Jarrow Turnbull Model


The Jarrow–Turnbull credit risk model was published by Robert A. Jarrow of Kamakura Corporation and Cornell University and Stuart Turnbull, currently at the University of Houston. Many experts in financial theory label the Jarrow–Turnbull model as the first “reduced-form” credit model. Reduced-form models are an approach to credit risk modeling that contrasts sharply with the “structural credit models”. The structural or “Merton” credit models are single-period models which derive the probability of default from the random variation in the unobservable value of the firm’s assets. Two years after the development of the structural credit model, Robert Merton modeled bankruptcy as a continuous probability of default. Upon the random occurrence of default, the stock price of the defaulting company is assumed to go to zero. Merton derived the value of options for a company that can default.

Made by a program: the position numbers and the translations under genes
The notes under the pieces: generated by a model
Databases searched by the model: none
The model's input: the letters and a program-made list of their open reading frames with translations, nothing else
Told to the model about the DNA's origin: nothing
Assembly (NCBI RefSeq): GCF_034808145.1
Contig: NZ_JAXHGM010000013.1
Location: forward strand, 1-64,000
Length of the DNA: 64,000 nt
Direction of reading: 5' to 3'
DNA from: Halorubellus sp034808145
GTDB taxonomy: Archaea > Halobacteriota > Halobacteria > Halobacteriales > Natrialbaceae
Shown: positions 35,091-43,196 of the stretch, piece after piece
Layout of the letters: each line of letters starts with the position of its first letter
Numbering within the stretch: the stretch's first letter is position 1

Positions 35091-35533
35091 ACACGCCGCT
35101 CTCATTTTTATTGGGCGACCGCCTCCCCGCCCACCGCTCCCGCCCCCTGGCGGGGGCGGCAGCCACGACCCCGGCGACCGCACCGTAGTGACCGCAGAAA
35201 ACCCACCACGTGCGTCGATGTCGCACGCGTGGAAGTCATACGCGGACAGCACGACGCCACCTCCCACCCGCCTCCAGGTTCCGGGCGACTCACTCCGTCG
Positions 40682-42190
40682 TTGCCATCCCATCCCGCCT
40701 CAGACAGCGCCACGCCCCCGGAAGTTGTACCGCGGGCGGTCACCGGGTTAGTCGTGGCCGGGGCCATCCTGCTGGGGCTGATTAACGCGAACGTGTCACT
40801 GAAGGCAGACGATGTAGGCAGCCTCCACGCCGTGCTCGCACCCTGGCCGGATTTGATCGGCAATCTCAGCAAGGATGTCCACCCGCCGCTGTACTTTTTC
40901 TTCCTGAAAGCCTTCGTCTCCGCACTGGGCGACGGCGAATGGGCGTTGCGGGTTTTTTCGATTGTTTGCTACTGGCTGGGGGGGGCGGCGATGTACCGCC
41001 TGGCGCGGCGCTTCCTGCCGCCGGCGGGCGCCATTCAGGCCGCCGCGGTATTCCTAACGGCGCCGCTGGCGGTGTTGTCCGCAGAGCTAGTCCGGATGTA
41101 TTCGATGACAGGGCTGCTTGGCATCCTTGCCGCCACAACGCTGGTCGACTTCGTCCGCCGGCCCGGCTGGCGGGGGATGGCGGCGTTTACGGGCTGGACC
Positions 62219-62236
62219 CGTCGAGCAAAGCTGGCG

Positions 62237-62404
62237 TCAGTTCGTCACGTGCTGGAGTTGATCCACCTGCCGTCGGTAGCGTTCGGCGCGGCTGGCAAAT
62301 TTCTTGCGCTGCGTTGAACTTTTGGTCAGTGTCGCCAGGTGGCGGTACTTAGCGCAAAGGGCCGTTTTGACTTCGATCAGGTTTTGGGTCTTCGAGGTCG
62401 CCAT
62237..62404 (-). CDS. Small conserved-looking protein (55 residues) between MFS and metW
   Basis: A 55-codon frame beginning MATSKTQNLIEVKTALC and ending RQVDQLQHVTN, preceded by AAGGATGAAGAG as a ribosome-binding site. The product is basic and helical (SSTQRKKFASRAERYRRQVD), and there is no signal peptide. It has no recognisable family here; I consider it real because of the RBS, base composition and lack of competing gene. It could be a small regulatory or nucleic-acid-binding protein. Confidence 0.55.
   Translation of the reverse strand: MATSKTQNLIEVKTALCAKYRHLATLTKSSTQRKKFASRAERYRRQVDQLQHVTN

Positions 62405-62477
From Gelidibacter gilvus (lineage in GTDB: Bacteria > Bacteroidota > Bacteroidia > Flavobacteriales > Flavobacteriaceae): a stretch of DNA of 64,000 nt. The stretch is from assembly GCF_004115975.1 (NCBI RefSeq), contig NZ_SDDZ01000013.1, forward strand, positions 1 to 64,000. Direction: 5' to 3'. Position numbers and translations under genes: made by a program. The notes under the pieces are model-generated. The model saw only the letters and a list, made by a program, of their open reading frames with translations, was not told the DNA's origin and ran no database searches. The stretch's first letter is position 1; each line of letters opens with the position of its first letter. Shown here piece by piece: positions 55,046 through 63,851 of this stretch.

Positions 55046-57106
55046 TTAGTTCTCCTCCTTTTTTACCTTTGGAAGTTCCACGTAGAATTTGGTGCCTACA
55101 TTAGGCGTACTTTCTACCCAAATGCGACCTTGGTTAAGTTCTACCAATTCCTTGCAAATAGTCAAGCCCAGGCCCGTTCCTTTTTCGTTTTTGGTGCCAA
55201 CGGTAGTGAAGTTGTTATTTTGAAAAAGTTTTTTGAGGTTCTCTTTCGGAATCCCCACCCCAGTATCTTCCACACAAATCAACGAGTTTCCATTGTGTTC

Jarrow Turnbull Model

What is ‘Jarrow Turnbull Model’

One of the first reduced-form models for pricing credit risk. Developed by Robert Jarrow and Stuart Turnbull, the model utilizes multi-factor and dynamic analysis of interest rates to calculate the probability of default. Reduced-form models are one of two approaches to credit risk modeling, the other being structural.

Explaining ‘Jarrow Turnbull Model’

Structural models assume that the modeler – like a company’s managers – has complete knowledge of its assets and liabilities, leading to a predictable default time. Reduced-form models assume that the modeler – like the market – has incomplete knowledge about the company’s condition, leading to an inaccessible default time. Jarrow concludes that for pricing and hedging, reduced-form models are the preferred methodology.

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